Connectors & Cables
The Da Vinci Series uses a recessed socket 2-pin 0.78mm connection and is designed to be worn over the ear. The sockets protrude ever so slightly from the main shell and the connectors on the stock cable are slightly angles but they are not UM style protruding connectors so cable rolling is not an issue. To prove that CTM, has supplied two cables with the X and XI.
The first is a standard 50″ OFC 4-wire lightweight black jacket 3.5mm cable and the second is a more premium finished 4-wire hybrid with a balanced 2.5mm jack termination. The first one I have seen many times before and it will sound ok but lacks a bit of dynamic range and openness. It is, however, light, pliant and easy to work with little in the way of memory retention or microphonics.
I believe the second one is their $180 Juba hybrid which is a Hybrid Copper/Silver Alloy and should bring a bit more clarity and sparkle to both monitors. It is a bigger cable but with a nice short braiding overthrow with some nice contrasting copper and silver colors from the TPE translucent jackets. All barrels and connectors look built from solid aluminum and have matching design patterns so its a nice finish.
Comfort & Fit
Our initial impressions of the X and XI are that they are by no means the lightest monitors around but they certainly are very comfortable in the ear with no perceived pressure point build up thanks to their unique body shell design. The XI might be marginally the more comfortable as they seem to be a shade lighter than the X with that one less driver inside.
The X and XI come with two packs of tips. Foams in small, medium and large and silicone single bore tips in S. M, and L also. You also get one set of dual flange tips. Our initial impressions seem to suggest both the foam and dual flange isolate equally well with the dual flange tips being the comfier of the two. The single bore silicone tips provided very little passive isolation in comparison.
Initial Sound Impressions
Firstly, I would pick the premium cable by default. If it is in the box why not use it right? This cable will give you a bit more dynamic range than the stock cable so aspects such as sub-bass definition, resolution and how open the presentation sounds will improve with this hybrid cable.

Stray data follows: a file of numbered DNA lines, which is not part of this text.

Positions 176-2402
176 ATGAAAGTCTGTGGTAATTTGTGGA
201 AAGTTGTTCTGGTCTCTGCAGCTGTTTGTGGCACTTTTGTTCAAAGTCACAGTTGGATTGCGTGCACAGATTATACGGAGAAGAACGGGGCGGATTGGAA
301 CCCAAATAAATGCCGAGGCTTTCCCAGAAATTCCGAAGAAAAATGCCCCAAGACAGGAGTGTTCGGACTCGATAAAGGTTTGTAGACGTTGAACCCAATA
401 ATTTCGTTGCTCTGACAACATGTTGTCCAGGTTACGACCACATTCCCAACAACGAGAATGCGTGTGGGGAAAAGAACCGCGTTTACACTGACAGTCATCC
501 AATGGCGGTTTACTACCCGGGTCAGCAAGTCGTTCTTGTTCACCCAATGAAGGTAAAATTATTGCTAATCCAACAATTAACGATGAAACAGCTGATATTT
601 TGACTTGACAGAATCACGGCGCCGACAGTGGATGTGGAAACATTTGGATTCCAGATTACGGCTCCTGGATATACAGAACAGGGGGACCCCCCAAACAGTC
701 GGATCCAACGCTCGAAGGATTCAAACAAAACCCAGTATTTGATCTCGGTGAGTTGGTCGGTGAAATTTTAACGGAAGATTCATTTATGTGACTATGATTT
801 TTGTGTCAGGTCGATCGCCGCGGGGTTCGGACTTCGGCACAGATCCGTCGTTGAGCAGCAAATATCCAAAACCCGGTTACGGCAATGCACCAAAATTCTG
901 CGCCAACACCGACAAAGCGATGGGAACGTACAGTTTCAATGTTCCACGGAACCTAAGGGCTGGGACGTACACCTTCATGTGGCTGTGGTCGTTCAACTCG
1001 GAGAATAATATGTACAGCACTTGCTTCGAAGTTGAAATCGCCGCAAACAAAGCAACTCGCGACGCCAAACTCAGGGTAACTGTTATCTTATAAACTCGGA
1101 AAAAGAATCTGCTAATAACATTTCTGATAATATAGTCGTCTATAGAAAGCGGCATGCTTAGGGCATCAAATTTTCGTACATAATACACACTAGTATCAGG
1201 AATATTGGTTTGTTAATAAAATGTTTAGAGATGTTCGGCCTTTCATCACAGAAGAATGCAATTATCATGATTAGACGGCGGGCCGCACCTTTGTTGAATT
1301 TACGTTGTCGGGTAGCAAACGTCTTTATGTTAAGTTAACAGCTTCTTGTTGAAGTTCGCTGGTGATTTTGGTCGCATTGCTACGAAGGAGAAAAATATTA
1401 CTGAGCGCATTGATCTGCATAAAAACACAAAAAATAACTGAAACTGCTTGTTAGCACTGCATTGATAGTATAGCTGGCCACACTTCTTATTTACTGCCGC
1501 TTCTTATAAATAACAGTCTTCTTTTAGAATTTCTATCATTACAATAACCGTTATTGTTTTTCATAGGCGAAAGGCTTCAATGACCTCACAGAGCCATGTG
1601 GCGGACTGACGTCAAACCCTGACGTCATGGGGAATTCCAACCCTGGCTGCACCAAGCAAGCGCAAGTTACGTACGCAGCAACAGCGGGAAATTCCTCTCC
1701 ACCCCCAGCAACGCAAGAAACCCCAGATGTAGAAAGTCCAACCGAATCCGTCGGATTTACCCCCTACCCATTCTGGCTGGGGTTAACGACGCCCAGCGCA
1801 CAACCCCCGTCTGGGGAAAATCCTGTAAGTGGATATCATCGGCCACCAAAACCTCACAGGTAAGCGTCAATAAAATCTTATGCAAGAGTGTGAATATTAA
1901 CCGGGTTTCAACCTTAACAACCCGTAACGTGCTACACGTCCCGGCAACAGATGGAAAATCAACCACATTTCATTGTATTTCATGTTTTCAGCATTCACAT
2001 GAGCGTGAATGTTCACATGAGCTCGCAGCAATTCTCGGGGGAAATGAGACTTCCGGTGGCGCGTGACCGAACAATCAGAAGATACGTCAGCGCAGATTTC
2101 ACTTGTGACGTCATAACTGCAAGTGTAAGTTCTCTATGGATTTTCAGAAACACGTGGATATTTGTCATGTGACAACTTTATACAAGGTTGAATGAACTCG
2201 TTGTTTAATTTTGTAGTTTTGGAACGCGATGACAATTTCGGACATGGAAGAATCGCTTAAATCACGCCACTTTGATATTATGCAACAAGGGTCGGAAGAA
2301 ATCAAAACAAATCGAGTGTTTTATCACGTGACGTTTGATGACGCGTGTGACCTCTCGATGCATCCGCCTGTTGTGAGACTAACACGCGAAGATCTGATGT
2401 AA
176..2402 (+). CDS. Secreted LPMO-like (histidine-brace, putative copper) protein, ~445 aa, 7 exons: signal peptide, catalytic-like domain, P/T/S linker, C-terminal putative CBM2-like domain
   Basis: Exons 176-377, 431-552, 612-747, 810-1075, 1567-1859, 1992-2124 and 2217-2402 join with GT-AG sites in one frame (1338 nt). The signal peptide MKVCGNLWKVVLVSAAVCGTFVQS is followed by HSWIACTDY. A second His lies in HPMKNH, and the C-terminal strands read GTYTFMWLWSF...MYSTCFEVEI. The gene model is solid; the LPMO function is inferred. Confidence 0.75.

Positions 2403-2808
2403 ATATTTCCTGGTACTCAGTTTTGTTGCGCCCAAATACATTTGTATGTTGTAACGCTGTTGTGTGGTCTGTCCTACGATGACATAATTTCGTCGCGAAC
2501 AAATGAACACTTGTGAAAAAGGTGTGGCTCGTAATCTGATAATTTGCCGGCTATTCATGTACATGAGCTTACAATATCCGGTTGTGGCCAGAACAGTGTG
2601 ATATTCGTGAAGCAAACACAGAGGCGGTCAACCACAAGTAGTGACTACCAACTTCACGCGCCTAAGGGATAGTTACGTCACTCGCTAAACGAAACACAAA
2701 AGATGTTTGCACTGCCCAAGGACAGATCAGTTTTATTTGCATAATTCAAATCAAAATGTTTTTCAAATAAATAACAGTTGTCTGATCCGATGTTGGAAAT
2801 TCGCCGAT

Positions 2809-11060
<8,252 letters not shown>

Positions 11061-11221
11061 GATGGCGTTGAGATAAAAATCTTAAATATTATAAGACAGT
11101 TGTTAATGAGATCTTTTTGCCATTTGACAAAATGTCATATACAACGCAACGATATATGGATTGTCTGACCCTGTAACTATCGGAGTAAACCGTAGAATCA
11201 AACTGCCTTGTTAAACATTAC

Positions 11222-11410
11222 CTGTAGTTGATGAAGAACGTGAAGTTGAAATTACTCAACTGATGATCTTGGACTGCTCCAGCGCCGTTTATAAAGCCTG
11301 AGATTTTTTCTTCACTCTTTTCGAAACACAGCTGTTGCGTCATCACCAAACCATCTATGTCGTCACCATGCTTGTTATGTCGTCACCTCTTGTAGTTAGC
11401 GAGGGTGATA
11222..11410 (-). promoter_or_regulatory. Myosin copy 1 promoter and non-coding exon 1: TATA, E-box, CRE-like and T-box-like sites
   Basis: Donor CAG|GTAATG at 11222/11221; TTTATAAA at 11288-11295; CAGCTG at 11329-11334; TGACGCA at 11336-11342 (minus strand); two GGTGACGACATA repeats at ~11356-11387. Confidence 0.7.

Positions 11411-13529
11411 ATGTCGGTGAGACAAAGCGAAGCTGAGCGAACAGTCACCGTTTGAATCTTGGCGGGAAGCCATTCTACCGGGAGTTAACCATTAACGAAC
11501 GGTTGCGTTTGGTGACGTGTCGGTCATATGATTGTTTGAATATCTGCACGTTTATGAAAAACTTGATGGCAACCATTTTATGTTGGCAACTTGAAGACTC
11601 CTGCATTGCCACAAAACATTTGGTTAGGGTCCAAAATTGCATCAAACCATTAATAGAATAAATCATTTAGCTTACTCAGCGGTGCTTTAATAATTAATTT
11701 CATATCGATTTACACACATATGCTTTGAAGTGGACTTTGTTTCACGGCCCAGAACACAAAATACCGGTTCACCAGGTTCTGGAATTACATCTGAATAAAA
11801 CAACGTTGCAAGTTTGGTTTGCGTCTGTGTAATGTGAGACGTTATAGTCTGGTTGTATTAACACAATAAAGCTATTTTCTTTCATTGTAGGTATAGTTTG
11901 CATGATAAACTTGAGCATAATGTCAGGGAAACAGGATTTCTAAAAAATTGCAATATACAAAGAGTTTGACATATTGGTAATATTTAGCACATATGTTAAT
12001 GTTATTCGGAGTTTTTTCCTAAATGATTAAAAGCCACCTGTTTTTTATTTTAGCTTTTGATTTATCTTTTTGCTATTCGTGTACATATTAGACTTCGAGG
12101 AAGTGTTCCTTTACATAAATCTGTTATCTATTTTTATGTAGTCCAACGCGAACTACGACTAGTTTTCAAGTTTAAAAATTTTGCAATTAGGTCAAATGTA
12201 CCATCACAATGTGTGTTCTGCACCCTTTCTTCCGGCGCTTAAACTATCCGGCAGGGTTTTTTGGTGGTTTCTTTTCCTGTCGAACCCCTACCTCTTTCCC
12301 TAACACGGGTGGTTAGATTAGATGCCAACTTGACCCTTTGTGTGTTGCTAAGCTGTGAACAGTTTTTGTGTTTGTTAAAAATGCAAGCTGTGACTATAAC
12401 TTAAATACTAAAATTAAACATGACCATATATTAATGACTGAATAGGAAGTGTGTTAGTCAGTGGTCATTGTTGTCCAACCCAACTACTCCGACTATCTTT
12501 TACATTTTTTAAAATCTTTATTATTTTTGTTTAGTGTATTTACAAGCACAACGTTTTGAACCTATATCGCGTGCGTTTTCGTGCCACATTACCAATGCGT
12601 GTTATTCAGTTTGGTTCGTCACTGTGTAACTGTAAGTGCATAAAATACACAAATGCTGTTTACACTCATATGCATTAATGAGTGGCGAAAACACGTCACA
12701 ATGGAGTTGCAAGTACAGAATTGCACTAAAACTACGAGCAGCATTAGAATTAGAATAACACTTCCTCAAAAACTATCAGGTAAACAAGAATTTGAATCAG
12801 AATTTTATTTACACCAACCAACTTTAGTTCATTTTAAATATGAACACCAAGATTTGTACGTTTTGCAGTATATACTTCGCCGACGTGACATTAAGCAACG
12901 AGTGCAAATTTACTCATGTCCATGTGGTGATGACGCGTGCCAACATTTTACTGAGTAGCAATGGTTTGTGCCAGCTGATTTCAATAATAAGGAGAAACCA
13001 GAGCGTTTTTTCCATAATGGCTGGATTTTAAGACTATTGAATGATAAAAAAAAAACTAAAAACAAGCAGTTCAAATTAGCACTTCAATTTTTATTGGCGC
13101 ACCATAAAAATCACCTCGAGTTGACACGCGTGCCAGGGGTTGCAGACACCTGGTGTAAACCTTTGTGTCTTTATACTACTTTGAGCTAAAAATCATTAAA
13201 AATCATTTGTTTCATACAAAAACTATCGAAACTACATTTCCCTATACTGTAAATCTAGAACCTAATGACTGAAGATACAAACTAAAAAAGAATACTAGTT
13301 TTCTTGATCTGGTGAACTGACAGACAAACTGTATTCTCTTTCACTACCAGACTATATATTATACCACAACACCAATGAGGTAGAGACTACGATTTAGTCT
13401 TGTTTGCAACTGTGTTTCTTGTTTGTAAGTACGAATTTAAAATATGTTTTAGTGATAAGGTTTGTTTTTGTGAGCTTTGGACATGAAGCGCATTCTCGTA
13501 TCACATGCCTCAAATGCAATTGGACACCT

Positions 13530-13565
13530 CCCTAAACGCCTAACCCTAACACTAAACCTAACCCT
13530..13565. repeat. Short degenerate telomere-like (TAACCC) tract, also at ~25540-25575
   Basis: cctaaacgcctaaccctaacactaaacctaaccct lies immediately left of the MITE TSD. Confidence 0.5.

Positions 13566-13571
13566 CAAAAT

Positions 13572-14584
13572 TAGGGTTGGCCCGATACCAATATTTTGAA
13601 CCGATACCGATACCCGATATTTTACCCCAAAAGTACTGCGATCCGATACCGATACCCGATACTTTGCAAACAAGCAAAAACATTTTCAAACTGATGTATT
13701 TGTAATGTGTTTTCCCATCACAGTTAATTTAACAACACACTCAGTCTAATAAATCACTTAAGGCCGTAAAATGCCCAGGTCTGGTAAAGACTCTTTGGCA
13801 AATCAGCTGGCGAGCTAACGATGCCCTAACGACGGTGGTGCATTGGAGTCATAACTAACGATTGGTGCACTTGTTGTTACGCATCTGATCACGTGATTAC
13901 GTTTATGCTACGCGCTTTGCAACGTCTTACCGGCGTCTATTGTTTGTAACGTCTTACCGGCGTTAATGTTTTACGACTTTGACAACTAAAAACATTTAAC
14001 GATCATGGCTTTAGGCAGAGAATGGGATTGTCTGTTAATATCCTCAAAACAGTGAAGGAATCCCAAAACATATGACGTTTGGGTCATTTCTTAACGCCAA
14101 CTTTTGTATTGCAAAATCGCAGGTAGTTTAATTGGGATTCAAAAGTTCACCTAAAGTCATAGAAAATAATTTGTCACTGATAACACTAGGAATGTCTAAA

For tips selection, we have found the dual flange to produce the best balance between power, tone, and detail. The foams surprisingly didn’t really dip the treble as much as I thought it would on the X and add more fuel to the fire our initial impressions seem to suggest the dual flange has the more satisfying low-end response of the two preferred tips used thus far.
(With the default filters, alternative filtering tweaks will be discussed in the main review)
So far, we have found two excellent but very distinct tunings with the X and XI. The XI is more mellow sounding in the mids and treble with a slightly warmer timbre than the X. The X seems to deliver the same level of bass presence but offering more treble clarity and articulation as well as a more neutral midrange.
The XI rolls off a bit more so there is less upper-harmonic or odd-harmonic presence in its timbre making it sound the more euphonic of the two for vocals and instruments. The X’s additional driver in the high’s pushes the upper treble further forward and offers more detail at the same time. Instrumental and vocal timbre has a more realistic harmonic balance over the XI and sounds the cleaner of the two.
If you prefer a softer warmer musical sound with more vocal presence then pick the XI, if you want a little more neutrality, top-end detail and air then pick the X.
Both the X and Xi initial impressions were drawn from a setup that included the Lotoo Paw Gold Touch and Sony 1Z DAPs and FLAC tracks 16BIT/44.1K. Both seem easy to drive and require no external amplification beyond a solid low-noise performance DAP.
By the way, the sensitivity is high at 117.2 and 118dB for the X and XI but they also have higher impedance levels at 43.8Ω and 46.8Ω in that order. Our initial testing seems to fin both the X and Xi to respond well to weaker powered sources and not as deft at picking up background hiss as the likes of the Solaris.
DAPs such as the PAW Gold Touch are dead quiet and even the HiBy R6 Pro shows a good level of low-noise performance with the Da Vinci series.
When I first heard these two monitors at CanJam I was impressed but maybe due to listening fatigue from a long day at the show I picked XI as my favorite of the two.
Now listening to them with a bit more time the road is less clear but I still do love that midrange timbre and forward vocal on the XI. It is possible by the time we do the main review that I may change my mind because there is no doubt the additional driver on the X changes things considerably. It is just a question of matchups and synergy with personal preferences that will decide it for me in the main review so stay tuned!